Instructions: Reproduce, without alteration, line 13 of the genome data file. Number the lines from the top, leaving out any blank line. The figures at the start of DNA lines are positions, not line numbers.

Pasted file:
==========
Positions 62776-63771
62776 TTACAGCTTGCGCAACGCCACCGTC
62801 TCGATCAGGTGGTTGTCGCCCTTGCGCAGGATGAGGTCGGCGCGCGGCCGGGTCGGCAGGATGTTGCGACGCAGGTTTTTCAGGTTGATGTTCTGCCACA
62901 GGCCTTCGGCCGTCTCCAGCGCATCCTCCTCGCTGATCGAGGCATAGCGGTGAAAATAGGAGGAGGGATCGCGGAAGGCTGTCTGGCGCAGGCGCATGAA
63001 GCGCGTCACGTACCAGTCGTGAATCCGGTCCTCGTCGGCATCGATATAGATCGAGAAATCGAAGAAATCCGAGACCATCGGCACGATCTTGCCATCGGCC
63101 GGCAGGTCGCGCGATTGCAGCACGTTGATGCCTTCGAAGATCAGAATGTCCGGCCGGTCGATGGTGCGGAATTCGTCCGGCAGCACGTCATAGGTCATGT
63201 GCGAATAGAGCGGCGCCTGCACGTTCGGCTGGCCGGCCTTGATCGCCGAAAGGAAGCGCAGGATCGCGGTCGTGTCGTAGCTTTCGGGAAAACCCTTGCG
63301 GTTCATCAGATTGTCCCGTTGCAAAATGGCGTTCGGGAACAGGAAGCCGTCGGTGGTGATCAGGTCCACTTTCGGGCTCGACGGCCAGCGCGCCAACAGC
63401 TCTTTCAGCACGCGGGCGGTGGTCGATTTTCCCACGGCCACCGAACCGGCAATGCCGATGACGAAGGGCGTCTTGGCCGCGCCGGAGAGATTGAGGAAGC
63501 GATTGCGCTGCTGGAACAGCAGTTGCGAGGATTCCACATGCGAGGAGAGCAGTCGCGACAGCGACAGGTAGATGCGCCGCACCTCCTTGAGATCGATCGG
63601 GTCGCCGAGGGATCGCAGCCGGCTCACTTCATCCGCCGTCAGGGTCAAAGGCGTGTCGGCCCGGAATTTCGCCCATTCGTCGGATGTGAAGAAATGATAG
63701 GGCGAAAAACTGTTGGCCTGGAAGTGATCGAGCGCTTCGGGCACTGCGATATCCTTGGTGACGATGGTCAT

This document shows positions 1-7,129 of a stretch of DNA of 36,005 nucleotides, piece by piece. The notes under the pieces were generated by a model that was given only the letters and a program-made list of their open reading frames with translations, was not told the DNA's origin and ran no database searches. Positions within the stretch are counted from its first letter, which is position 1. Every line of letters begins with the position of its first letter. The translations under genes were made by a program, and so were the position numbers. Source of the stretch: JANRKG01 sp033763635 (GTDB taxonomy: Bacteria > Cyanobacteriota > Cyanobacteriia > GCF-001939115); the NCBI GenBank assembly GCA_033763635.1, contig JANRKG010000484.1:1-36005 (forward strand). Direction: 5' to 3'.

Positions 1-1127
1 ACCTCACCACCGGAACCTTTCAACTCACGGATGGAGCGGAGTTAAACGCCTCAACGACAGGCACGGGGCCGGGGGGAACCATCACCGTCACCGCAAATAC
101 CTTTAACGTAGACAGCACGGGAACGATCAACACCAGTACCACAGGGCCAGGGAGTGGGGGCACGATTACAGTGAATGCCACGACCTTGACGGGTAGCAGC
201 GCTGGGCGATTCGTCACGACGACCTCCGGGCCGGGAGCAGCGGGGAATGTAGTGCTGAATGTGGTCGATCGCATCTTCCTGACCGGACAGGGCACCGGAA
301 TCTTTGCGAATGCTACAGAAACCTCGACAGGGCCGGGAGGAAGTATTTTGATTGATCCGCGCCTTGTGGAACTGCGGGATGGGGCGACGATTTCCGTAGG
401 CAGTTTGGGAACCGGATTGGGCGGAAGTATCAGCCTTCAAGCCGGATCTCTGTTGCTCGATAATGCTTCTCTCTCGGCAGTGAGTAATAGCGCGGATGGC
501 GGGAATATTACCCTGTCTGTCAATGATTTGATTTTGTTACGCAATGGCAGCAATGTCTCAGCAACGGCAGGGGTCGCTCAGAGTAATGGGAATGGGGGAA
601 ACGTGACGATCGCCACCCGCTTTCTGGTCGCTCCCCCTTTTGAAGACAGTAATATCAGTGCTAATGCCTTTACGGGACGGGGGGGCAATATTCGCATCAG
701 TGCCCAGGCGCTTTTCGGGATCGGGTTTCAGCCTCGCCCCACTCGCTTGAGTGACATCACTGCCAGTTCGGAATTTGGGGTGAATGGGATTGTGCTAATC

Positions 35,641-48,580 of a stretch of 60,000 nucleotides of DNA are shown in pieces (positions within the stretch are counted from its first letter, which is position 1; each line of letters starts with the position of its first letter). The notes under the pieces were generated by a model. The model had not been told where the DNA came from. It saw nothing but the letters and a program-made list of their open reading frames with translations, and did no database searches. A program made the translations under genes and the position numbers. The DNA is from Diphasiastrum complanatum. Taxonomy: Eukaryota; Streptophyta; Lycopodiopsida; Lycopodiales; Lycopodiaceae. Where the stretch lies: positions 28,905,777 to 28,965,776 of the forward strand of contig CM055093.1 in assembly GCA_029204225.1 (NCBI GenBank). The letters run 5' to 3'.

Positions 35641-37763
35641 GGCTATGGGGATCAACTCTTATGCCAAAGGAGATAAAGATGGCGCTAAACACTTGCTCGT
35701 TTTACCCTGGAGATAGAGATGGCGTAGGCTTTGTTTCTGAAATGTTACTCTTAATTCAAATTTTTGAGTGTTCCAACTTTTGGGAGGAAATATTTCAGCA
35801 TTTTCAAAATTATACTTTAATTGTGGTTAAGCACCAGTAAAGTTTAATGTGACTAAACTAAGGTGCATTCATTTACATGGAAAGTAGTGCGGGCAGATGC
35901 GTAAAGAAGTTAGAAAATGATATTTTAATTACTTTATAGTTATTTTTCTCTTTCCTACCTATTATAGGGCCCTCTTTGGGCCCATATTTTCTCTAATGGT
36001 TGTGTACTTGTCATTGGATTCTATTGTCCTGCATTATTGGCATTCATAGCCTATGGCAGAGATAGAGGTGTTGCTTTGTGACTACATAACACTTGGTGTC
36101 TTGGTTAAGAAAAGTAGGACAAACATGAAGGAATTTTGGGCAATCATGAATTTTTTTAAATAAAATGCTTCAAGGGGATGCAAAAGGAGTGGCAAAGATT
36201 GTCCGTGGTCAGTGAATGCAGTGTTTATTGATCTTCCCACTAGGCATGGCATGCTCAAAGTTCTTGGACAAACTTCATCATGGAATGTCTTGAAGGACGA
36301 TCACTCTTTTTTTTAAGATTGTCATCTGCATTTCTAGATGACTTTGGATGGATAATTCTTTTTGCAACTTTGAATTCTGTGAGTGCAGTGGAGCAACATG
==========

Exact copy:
This document shows positions 1-7,129 of a stretch of DNA of 36,005 nucleotides, piece by piece. The notes under the pieces were generated by a model that was given only the letters and a program-made list of their open reading frames with translations, was not told the DNA's origin and ran no database searches. Positions within the stretch are counted from its first letter, which is position 1. Every line of letters begins with the position of its first letter. The translations under genes were made by a program, and so were the position numbers. Source of the stretch: JANRKG01 sp033763635 (GTDB taxonomy: Bacteria > Cyanobacteriota > Cyanobacteriia > GCF-001939115); the NCBI GenBank assembly GCA_033763635.1, contig JANRKG010000484.1:1-36005 (forward strand). Direction: 5' to 3'.